The MSLQ defines metacognition as the awareness and control of cognition that can be broken down into three general processes: planning, monitoring, and regulating . Planning activities include goal setting and reflecting on prior knowledge that make organizing and comprehending the material easier. Monitoring activities include the tracking of attention and self-testing. Regulating activities include adjusting one’s cognitive and behavioural activities.
In our study, previous clinical experience was associated with a decrease in metacognitive self-regulation. This finding was surprising as we hypothesised that students with previous clinical experience would find the transition period less stressful and thus need to use less cognitive resources to adapt, spending more of their cognitive resources on metacognition. These hypotheses are consistent with previous transitions literature suggesting that prior clinical experience leads to a smoother transition [66–68] and potentially less cognitive load . There is no clear reason for our findings from this research.
The decrease in metacognitive self-regulation has real-world importance. Studies suggest that metacognition has a positive association with academic performance  and surgical skills acquisition , a negative association with procrastination  and depression , and is important for clinical reasoning, decision making [71, 72] and the continuous process of life-long learning [73, 74]. Furthermore, positive metacognitive abilities have been associated with a decreased level of perceived stress . On a conceptual level, because clerkships are based upon the principles of experiential learning, the success of clerkship depends in part on a student’s capacity for reflective practice and accurate self-assessment [76, 77]. Therefore metacognitive self-regulation is critical for students to be able to learn effectively, especially during the immersive clinical years as studies suggest that the student interactions with patients are rarely observed directly by clinical teachers [78, 79].
Fortunately, literature suggests that interventions can increase metacognitive processes. Chew showed a simple metacognitive checklist could facilitate metacognition in clinical decision-making , Sobral showed that a 30 h learning skills course for medical students could increase levels of reflection, one subset of metacognition  and Tanner suggests explicitly teaching metacognition may be efficacious . Within the hospital, studies also suggest supervisors can increase the metacognition of their students by providing feedback , by “thinking-aloud”—which involves vocalizing their thought processes involved in clinical reasoning  and by emphasizing the importance of learning over outcome . Our research suggests a metacognitive intervention before or during the transition may be valuable so that students can experience less stress and optimize their learning.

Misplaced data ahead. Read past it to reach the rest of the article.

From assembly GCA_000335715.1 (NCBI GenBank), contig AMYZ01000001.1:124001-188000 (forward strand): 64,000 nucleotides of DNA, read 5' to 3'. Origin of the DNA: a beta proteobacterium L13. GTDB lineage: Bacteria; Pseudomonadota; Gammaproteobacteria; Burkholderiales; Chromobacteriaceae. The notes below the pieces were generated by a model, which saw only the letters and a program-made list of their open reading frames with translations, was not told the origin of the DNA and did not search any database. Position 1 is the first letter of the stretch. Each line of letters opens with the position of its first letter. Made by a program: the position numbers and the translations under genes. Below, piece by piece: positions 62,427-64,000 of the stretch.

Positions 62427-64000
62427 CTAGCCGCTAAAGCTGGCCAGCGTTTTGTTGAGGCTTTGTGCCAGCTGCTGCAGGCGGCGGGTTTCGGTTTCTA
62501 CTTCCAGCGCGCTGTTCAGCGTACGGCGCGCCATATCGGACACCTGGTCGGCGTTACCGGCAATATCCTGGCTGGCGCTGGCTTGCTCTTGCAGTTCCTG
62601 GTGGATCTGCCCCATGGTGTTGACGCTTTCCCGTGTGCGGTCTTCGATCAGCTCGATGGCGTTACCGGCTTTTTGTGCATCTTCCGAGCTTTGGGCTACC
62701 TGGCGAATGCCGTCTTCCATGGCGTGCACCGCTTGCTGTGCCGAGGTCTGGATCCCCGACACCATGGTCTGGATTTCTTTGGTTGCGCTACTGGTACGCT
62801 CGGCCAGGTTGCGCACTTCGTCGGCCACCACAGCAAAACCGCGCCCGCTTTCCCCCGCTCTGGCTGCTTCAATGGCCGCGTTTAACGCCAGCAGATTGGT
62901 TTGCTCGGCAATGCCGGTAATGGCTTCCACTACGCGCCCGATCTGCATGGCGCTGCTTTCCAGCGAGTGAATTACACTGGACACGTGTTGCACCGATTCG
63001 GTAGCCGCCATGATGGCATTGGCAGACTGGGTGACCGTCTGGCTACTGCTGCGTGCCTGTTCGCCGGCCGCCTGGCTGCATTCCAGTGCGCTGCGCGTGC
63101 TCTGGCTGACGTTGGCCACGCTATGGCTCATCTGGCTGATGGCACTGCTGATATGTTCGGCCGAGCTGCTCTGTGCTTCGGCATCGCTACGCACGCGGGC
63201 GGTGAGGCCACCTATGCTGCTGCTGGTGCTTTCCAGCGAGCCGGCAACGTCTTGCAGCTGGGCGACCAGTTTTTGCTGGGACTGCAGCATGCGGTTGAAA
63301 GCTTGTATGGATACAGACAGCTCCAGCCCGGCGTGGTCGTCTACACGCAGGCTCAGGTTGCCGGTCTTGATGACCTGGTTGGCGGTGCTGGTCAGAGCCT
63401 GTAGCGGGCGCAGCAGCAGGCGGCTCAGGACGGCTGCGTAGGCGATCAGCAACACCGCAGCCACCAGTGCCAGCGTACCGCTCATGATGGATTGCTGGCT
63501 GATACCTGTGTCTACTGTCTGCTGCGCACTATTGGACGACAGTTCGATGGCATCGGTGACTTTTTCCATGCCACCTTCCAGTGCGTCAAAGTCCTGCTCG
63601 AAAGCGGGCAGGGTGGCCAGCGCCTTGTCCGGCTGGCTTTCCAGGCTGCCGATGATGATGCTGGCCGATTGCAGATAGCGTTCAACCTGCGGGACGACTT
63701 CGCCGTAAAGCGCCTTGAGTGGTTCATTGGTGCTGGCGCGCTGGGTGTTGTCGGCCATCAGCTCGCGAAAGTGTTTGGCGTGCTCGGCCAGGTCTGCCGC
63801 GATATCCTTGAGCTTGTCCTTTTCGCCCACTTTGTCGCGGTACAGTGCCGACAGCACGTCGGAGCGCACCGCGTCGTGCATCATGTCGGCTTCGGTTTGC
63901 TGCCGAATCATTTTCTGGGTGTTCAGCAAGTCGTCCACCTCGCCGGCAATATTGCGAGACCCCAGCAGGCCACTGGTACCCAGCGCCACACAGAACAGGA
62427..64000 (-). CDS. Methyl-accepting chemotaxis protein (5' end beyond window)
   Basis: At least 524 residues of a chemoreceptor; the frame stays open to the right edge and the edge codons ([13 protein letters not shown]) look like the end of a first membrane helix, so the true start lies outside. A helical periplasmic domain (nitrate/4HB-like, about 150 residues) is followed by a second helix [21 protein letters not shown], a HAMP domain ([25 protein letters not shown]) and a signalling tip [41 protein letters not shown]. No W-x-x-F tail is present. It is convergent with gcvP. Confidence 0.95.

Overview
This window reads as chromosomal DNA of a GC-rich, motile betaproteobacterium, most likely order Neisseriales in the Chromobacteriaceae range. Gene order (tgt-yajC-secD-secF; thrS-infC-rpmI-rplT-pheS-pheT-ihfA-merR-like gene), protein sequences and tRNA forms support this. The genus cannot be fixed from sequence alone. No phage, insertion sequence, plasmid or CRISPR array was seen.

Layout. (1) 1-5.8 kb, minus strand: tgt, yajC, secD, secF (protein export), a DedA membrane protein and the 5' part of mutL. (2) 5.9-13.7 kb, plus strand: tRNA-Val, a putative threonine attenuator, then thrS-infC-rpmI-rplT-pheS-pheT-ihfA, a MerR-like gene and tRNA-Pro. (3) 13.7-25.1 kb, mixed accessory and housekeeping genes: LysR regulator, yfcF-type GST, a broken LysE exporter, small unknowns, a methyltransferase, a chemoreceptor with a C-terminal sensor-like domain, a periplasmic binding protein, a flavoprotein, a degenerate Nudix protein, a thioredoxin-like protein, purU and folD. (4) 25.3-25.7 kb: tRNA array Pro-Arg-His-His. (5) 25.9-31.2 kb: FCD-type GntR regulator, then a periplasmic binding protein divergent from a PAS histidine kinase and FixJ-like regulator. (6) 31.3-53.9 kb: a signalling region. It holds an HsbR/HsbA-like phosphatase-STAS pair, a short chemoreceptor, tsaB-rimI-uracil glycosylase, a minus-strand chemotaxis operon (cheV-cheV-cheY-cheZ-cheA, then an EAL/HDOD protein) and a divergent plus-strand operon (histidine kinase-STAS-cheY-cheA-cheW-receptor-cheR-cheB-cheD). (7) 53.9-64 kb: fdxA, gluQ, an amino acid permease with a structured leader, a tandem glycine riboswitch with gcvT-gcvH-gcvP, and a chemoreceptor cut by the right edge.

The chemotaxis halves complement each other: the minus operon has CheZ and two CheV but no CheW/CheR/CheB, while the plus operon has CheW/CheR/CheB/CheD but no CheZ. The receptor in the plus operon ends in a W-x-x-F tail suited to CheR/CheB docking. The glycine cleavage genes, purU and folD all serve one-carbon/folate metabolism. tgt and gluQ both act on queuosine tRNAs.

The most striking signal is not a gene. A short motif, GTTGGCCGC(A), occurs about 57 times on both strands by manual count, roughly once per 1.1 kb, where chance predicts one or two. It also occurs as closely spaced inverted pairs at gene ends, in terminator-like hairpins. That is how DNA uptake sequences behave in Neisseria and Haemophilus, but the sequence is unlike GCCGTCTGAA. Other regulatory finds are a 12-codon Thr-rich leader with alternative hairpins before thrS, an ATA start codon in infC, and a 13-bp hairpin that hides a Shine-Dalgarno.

Our study had several limitations. Due to the single-institution design of the study, care must be taken not to over interpret our findings particularly with respect to transitions in different medical schools. Furthermore our study focussed on a single transition and thus transferability to other cohorts is limited. However, as the clinical transition structure is the same across the years, it is possible that similar trends may exist in other cohorts. A questionnaire was our main data collection tool, therefore social desirability bias may be present. However the MSLQ has reasonable psychometric properties . With our factor “first attachment” there is likely to be inherent differences within rotations. For example, two medical rotations could have different supervisor–student dynamics. Despite this likely diversity of experiences within the attachments, a significant effect of first attachment was still found for extrinsic motivation. The results of our study had wide confidence intervals and negative results and therefore a larger study should be conducted to get a clearer insight into the transitional period. Finally, due to the response rate we obtained, a possibility of selection bias and type 2 error exists.
Our study explored the changes in the SRL of medical students during the transition to immersive clinical learning using a quantitative approach. We found that 10 weeks after transitioning to clinical learning, students significantly increased in extrinsic goal orientation and significantly decreased in metacognitive self-regulation. Factors associated with the increase in extrinsic goal orientation were gender and first clinical attachment, with the style of clinical supervision being a possible explanation for the observed differences between attachments. The sole factor associated with the decrease in metacognitive self-regulation was previous clinical experience. Although a larger study with multiple cohorts from multiple institutions is necessary to improve the generalizability of our findings, our study suggests that future research could further explore the transition to clinical learning through the lens of SDT, as well as interventions to enhance metacognition and thus learning during the transition period.
Motivated strategies for learning questionnaire
Self determination theory
There was no funding for this research project.
Availability of data and materials
The datasets used in the current study is available from the corresponding author on reasonable request.
All authors were involved in designing the study. BM and KC were involved in the data analysis of the project. WH, KC and VL were involved in interpreting the data. All authors were involved in the editing process and approved the final manuscript.
The authors declare that there are no competing interests.
Consent for publication